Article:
Oktoberfest celebrations will be occurring all across the world this weekend, Oct. 3-5, as the grand German celebration wraps up. Everyone knows Oktoberfest is all about beer and brats, but here are some facts the average college kid probably doesn’t know.
1. It’s the Ultimate Celebration of Comfort Food.
Drown the back-to-school blues in food. Cheese noodles strongly resembling mac and cheese, bread dumplings, pretzels and cheese-butter spread are all among the standard foods of Oktoberfest. Since the months of September and October are actually chilly in Germany (unlike Texas), nothing quite hits the spot like doughy bread and melty cheese.
2. It’s a Carnivore’s Dream Come True.
There are six main types of wurst made during Oktoberfest: blutwurst, bockwurst, bratwurst, cervelat, frankfurter and knockwurst. On top of that, roast chickens, hams and fish on sticks are widely consumed. Get in touch with your inner viking and eat some meat on a stick this weekend.
3. Potato Pancakes are on the Menu.
Here at Spoon, we get pretty excited about potatoes. Potato pancakes, part of Oktoberfest’s traditional celebrated food, are deep-fried potatoes mixed with a pinch of parsley and onion and are reason enough to celebrate the season.
4. It’s the Only Time the Chicken Dance is Acceptable for People Above Age Eight.
Yes, we are all familiar with the shame that comes with the chicken dance: standing in a circle of people, flapping your arms like a chicken to annoyingly cheery music and probably drinking lukewarm punch at some distant family member’s birthday party. However, Oktoberfest has popularized the chicken dance as a drinking anthem, making it one of the best things ever. If watching grown men drunkenly dance like chickens doesn’t entertain you, the I don’t know what will.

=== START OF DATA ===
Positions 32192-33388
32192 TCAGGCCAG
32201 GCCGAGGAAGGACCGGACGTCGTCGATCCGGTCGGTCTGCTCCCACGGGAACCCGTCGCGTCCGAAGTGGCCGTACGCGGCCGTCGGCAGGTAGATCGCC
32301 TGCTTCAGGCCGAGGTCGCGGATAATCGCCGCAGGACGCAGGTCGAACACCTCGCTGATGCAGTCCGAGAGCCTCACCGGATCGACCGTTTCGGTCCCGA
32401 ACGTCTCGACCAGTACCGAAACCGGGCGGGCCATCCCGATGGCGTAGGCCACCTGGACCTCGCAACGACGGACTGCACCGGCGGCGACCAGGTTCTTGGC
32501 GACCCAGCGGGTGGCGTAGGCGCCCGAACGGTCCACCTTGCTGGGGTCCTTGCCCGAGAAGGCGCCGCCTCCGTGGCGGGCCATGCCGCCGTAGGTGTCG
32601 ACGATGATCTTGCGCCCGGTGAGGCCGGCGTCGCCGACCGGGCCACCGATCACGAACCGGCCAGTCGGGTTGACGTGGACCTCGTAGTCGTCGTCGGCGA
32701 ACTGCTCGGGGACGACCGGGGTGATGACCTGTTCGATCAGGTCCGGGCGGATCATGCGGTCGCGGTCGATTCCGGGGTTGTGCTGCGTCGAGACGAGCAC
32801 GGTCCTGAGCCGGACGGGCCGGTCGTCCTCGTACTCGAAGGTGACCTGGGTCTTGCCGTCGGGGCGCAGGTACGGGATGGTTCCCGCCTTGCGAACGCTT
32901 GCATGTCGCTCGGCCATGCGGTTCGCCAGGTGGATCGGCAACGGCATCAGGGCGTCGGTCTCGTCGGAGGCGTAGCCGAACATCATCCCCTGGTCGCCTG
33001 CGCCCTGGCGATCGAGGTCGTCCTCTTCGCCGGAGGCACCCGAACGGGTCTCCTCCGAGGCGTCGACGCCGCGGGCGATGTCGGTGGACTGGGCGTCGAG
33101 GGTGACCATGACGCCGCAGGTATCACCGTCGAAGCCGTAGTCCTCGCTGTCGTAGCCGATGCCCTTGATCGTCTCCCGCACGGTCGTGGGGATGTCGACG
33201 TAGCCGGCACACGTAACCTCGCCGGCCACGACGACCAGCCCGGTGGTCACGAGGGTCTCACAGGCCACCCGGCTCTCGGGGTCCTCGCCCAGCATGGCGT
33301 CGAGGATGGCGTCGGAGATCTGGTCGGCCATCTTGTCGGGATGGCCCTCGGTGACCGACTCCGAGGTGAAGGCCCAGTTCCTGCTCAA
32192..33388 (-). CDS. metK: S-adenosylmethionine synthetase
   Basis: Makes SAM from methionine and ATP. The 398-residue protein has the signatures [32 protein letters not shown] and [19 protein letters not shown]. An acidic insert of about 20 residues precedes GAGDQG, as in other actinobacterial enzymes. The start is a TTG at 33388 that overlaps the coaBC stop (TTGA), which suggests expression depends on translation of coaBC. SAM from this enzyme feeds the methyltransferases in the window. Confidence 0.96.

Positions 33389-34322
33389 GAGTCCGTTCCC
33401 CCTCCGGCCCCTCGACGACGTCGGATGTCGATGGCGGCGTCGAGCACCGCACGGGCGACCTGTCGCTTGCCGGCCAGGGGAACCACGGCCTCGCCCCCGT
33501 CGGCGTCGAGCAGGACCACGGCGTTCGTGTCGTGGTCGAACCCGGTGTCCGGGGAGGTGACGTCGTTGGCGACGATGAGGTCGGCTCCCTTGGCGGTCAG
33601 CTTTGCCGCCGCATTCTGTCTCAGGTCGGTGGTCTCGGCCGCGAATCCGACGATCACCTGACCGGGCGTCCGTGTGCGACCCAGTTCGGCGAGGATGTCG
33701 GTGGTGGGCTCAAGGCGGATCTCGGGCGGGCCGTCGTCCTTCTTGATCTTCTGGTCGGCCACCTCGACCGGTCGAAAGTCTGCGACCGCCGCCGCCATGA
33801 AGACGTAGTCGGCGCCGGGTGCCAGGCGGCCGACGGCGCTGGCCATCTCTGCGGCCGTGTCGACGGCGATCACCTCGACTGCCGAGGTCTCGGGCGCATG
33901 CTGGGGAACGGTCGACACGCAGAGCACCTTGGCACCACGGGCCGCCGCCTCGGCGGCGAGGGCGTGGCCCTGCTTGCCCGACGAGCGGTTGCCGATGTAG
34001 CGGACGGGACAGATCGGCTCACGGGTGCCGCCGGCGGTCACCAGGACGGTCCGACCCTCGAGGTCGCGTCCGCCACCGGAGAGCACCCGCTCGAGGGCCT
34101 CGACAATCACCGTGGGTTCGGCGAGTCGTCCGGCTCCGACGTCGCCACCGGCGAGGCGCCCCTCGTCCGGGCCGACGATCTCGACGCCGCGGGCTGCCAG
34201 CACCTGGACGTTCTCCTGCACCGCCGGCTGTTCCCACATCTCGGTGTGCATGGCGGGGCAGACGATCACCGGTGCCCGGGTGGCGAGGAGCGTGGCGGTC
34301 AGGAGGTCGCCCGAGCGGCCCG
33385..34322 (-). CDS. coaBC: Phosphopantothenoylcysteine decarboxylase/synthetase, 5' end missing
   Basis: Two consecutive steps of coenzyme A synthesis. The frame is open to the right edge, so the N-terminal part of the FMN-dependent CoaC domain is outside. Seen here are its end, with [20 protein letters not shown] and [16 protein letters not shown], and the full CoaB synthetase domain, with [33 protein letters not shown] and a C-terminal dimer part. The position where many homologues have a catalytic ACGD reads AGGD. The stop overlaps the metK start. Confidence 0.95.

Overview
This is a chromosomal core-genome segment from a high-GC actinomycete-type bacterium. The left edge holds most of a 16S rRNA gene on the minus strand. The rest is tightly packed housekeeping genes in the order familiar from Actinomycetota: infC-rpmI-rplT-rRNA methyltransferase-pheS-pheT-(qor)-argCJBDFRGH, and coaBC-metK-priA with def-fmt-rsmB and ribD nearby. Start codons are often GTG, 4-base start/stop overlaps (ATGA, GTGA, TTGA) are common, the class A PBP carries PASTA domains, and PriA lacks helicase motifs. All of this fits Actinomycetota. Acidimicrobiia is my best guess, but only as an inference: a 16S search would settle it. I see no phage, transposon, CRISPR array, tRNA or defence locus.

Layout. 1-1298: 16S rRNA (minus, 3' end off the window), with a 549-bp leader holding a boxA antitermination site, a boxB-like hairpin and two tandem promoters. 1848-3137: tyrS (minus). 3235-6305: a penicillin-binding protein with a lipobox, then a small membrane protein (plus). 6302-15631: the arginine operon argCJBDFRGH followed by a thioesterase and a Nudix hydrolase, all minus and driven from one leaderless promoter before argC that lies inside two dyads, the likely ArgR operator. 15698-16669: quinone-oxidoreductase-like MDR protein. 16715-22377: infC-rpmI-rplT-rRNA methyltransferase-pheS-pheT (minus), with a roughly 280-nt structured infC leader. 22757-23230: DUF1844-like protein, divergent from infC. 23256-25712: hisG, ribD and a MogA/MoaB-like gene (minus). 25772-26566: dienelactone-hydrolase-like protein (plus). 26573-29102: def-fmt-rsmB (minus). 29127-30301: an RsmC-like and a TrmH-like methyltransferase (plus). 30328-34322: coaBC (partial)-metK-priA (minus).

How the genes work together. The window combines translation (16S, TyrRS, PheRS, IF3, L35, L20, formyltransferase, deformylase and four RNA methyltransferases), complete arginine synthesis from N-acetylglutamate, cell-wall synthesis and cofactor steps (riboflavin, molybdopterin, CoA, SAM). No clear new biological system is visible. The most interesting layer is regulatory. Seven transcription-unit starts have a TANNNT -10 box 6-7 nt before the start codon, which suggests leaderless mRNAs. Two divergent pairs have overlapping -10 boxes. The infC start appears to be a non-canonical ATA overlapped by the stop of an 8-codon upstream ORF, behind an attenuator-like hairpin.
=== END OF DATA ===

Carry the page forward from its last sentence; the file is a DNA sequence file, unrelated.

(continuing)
5. Oktoberfest Beer is Stronger Than Other Beers.
Traditional fest beer has 6% alcohol by volume, which is significantly more than most popular beers (Bud Light has 4.2% abv for reference). At that rate, you’ll be dancing the chicken dance in no time.
6. It’s Like One Big Lederhosen-Clad Party.
Traditionally, attendees of Oktoberfest wear lederhosen and dirndls, which have become the outfits we now stereotypically associate with German heritage. Most Oktoberfest celebrations also involve some sort of live music event, typically with tubas and accordions. Between the booze and the beats, Oktoberfest ends up being more of a big party than anything else.
If you want to experience Oktoberfest for yourself, Fredericksburg (just a short drive away) has a big celebration every year. This year, the fest lasts from Oct. 3-5.